Toronto songwriter Corin Raymond’s love of words began in the car with his father, driving the endless jack-pined distances of Northern Ontario. His father would tell Corin Greek myths to pass the time, and for Corin, this began a lifelong love affair with words and stories that set him on the path to becoming an acclaimed songwriter and a student of songcraft. Corin has traveled the length and breadth of Canada and across the globe, and his songs are being covered by artists like The Good Lovelies, The Strumbellas, Jonathan Byrd, Dustin Bentall, The Harpoonist and the Axe Murderer, and many more. With Corin’s latest album, JUNO Contemporary Roots nominated “Hobo Jungle Fever Dreams,” he’s created his finest collection yet.
Recorded in Toronto in 2015, Hobo Jungle Fever Dreams was produced by Canadian guitarist/songwriter David Gillis. “I love his creativity,” Corin says about Gillis, “and I love his tenacity.” As well as turning to Raymond-regulars like Treasa Levasseur, Corin and Gillis found cameo support from the likes of Sarah Harmer, and Juno blues nominee Jason Nowicki (The Perpetrators). Gillis’s full-band arrangements and electrified textures are distinguished by Corin’s storytelling. Corin has an eye for the smallest details that carry the most meaning. In “Hard on Things,” he strings a litany of these details into an all-too-relatable confession: “I’ve worn out two gold wedding rings, ‘cause I’m hard on things.” With “Morning Glories,” Corin describes a fixture of Toronto’s Kensington Market: “He’s a pension cheque gambler, he’s a park bench instructor / he’s a bread crumb handler, and a pigeon conductor.”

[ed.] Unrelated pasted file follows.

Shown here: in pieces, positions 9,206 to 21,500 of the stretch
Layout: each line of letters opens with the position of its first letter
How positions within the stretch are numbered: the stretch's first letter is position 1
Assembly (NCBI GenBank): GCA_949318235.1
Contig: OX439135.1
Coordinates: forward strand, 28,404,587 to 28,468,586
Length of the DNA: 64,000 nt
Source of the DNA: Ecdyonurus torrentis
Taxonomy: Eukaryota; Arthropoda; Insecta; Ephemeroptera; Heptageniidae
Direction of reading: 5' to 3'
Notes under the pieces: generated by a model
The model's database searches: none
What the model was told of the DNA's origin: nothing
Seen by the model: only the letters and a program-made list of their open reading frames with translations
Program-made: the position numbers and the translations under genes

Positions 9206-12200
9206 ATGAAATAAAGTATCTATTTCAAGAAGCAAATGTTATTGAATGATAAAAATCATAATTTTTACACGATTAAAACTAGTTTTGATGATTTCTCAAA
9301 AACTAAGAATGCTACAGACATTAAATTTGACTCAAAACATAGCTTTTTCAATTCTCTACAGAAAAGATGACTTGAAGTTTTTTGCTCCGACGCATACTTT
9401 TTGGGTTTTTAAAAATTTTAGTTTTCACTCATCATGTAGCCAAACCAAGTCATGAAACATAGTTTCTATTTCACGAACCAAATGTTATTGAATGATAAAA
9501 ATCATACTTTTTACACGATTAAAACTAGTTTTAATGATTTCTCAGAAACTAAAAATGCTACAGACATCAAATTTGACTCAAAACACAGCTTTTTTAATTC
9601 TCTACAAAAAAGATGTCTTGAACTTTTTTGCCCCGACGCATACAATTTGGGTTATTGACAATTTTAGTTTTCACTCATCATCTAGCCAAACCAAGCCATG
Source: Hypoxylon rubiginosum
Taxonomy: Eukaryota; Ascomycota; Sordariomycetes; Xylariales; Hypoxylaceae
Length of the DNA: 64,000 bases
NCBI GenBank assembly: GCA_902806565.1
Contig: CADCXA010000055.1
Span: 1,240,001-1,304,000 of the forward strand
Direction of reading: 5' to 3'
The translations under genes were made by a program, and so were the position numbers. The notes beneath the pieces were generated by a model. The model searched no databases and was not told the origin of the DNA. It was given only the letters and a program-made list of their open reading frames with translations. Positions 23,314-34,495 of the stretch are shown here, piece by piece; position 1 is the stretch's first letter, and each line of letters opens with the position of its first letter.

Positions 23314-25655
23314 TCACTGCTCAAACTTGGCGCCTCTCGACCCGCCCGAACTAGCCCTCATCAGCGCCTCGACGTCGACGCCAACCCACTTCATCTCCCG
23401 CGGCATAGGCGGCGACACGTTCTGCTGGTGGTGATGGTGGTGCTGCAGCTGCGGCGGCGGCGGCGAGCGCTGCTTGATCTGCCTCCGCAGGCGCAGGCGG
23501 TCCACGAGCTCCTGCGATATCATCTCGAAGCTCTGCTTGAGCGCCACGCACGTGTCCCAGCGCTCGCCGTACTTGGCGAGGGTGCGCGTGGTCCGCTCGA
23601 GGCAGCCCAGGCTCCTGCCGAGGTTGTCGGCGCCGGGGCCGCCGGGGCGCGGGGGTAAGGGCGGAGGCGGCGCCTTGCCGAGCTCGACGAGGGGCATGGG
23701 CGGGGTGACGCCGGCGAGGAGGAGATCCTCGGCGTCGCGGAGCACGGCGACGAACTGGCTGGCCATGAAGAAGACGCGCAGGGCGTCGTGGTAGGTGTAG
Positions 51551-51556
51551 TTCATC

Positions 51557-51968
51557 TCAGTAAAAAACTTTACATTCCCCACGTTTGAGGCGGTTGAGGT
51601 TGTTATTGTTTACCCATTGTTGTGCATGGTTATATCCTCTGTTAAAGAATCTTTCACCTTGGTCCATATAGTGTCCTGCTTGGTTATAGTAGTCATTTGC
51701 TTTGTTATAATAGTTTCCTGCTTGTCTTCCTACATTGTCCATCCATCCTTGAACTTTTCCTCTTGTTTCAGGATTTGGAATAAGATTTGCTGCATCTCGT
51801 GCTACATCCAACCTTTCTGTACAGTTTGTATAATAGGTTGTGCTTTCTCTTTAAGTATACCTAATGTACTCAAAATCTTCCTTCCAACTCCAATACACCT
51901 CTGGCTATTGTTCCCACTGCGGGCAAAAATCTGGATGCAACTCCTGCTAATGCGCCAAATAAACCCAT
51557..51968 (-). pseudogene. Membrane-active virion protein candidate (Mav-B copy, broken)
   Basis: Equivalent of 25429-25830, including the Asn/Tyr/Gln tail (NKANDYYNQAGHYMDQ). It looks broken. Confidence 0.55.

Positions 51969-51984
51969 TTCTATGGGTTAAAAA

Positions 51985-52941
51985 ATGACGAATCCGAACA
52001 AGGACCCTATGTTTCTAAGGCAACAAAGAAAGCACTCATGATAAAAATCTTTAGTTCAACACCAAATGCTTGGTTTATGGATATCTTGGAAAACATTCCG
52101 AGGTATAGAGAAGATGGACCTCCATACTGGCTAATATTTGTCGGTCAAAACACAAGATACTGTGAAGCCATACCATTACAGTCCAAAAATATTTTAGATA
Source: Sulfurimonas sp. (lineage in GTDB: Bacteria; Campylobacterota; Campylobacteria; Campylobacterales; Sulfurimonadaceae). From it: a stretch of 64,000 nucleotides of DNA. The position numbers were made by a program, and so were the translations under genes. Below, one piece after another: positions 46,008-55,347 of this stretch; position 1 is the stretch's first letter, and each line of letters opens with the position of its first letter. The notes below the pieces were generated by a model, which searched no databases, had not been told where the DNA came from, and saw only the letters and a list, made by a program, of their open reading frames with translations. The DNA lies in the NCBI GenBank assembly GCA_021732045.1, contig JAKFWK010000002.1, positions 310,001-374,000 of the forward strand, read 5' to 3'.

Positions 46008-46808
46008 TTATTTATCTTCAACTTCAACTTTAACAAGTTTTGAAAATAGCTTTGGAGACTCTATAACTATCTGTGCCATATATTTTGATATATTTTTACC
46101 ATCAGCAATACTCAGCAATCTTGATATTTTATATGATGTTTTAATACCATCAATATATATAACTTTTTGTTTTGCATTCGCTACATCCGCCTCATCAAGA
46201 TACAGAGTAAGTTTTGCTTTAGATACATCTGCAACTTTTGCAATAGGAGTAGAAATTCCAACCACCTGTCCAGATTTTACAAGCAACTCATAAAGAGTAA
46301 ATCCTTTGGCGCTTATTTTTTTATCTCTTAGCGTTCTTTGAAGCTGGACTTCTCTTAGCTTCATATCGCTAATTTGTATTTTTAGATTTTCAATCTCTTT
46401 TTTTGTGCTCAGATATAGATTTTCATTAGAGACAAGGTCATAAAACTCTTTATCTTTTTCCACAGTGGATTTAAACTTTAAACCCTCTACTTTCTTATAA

A true Canadian troubadour, the studio work on Corin Raymond’s last project, Paper Nickels, a double-album hardcover book-packaged tribute to his fellow songwriters, was – through an absurd triumph of crowd-funding – paid for entirely with Canadian Tire money, handed to Corin by fans across the country. Raymond also has two non-musical, one-man, “storytelling” shows under his belt – Bookworm (2011) and The Great Canadian Tire Money Caper (2014), which he has toured extensively to over a dozen Fringe Festivals, literary festivals, and theatres in three countries.
In Corin’s mind, songs have their own instincts for survival. “I liken songs to dandelion seeds and things that are borne on the wind or that cling to the cuffs of your jeans. Good songs are like burrs. They will attach themselves to you.”
Deep Root audiences can look forward to a enlightening time with words and music when Corin comes to our stages this year.
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